Mary Grabar

Evel Knievel, the stuntman daredevil who died on December 1, left a legacy that goes beyond his inspiration to countless little boys on banana-seat bicycles as they took running starts up boards set up as ramps against cinder blocks. In his heyday, the 1970s, a sense of moral defeatism about the Vietnam War pervaded the airwaves. The only victories allowed men in those days of the sexual revolution were of sexual conquest by no conquest. Evel Knievel became a media symbol of the only form of machismo still allowed: encounters with danger to no other end than to prove personal ability. I still remember the shouts of Evel’s name by my younger neighbor, while his older brothers were off smoking joints.

No doubt many other younger baby boomers will see the passing of Evel in the same way I now view the commercials that include Chatty Cathy dolls, as not only evidence of our aging, but of a passing of a less anxiety-ridden era.

But Evel, I think, represented something new in our idea of machismo. As an icon of the ‘Me’ seventies, he represented the narcissistic turn heroism had taken.

Certainly, for little boys, like my next-door-neighbor, there were few role models or media images of the old-fashioned hero. The hippies and the sexual revolutionists had done a good job of demolishing the image of their fathers, men who had fought in World War II. They were presented as ‘squares.’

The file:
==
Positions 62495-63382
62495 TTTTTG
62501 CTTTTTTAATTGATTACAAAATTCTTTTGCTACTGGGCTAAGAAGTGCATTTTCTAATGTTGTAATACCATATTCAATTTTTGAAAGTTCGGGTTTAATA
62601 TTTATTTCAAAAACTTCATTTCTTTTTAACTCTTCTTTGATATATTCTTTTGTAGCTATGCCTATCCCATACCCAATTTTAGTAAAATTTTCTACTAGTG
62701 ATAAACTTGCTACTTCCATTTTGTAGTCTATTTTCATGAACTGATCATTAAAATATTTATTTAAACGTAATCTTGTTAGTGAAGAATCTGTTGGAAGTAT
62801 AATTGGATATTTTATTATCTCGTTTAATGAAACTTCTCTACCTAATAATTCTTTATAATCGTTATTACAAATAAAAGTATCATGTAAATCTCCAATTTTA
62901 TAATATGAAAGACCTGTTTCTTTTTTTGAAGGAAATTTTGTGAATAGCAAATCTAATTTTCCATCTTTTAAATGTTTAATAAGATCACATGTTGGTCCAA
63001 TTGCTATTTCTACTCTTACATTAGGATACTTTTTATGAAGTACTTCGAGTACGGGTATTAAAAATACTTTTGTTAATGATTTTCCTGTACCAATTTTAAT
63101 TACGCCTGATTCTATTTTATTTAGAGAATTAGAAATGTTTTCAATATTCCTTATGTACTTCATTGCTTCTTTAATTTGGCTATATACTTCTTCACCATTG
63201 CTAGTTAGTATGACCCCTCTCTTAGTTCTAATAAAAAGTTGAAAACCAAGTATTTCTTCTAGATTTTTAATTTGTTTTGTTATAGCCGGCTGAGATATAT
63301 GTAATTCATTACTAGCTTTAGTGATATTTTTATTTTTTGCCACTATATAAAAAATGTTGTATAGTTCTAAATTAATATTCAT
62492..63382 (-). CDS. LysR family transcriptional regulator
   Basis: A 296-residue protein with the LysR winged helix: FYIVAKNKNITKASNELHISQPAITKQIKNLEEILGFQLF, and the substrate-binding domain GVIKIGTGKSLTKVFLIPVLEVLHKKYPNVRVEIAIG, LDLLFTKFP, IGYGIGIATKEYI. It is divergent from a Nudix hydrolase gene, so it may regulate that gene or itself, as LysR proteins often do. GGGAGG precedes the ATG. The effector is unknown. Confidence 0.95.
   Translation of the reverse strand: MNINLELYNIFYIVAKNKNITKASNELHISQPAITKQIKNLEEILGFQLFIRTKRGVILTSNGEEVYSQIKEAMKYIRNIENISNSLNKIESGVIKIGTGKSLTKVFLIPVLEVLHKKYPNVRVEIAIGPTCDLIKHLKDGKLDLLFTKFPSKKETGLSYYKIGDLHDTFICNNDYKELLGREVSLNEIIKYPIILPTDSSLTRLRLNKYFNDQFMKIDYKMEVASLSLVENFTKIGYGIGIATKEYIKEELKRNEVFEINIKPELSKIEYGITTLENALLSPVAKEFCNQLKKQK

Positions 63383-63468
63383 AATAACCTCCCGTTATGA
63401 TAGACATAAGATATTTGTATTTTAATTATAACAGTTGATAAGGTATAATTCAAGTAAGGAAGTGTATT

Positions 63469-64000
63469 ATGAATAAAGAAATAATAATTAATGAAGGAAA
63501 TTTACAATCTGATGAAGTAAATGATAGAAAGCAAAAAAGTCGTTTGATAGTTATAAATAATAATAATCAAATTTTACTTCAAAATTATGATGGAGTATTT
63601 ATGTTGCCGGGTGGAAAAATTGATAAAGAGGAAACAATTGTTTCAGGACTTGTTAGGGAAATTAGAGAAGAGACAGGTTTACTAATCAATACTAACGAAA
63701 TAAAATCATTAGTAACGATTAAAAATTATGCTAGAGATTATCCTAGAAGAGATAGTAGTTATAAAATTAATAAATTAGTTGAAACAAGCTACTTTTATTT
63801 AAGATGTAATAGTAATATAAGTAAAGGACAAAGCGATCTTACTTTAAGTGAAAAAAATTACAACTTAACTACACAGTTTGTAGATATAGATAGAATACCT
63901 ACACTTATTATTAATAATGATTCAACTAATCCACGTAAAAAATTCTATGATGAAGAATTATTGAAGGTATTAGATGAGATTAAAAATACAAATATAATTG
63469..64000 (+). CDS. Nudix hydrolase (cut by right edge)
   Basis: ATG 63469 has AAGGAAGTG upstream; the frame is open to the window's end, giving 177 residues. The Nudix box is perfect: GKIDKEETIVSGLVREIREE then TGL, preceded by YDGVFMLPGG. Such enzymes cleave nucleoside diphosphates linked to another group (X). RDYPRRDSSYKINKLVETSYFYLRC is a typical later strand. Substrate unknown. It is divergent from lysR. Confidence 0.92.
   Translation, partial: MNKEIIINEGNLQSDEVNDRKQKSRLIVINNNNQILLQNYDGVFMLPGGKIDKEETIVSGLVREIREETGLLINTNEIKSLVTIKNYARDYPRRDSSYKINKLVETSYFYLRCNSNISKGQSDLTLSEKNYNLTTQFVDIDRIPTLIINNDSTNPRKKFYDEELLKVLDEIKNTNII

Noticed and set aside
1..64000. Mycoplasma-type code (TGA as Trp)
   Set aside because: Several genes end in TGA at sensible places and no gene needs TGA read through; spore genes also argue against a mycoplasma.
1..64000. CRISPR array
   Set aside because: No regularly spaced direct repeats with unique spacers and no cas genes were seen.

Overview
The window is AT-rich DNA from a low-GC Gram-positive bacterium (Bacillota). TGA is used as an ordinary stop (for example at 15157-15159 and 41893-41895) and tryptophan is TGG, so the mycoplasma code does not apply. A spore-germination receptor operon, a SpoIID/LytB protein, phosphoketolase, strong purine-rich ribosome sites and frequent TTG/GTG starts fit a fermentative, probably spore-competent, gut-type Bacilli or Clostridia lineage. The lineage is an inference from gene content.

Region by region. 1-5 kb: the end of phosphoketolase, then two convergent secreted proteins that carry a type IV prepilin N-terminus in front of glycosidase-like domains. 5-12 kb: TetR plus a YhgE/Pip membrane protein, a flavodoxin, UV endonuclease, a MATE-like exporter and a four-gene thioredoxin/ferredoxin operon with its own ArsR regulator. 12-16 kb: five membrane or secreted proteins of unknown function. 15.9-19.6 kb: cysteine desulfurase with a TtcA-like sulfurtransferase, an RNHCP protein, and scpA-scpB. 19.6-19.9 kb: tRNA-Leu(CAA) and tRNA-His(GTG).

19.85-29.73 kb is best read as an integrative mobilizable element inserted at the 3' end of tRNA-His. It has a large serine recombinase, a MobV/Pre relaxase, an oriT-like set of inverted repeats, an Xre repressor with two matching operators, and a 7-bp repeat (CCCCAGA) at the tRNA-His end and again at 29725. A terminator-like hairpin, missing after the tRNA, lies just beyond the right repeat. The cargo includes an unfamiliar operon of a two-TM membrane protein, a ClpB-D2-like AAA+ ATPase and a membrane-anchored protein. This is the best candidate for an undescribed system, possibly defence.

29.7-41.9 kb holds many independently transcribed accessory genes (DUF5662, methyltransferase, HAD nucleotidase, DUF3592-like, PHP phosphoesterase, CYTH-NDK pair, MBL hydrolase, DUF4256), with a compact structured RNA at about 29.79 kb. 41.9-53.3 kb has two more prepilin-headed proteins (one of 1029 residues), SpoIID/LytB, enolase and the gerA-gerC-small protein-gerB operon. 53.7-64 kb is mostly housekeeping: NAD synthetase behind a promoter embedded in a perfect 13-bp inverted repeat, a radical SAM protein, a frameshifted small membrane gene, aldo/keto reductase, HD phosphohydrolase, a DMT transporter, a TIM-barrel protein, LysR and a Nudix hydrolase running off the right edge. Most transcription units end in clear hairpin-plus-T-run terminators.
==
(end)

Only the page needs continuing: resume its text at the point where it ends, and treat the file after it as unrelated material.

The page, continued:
The rebel without a cause, the narcissistic whiner about parents’ lack of understanding, as the movie by the name reveals, became the role model. One only need look at the poster boy, James Dean, to notice the difference in the philosophy between him and the man in uniform fighting for his country and fellow soldiers. If the rebel had any allegiances it was to a gang of outlaws who were united only by their animus toward all that they deemed square: their parents, their teachers, their country.

Although, Evel Knievel aged, suffered ailments (some from his injuries), and retired from the stunt circuit, his legacy lives on.

His legacy is the devaluation of heroism, not only in purpose (to demonstrate bravery only for the glory of oneself), but also in content. Today, everyone is a hero.

This is a notion accepted by the young if the shows on television (especially on MTV and VHR) that appeal to teenagers and young adults are any indication. The idea that everyone is a hero certainly is the mantra of our schools; it comes through in the curriculum and class discussions.


Mary Grabar

Mary Grabar earned her Ph.D. in English from the University of Georgia and teaches in Atlanta. She is organizing the Resistance to the Re-Education of America at www.DissidentProf.com. Her writing can be found at www.marygrabar.com.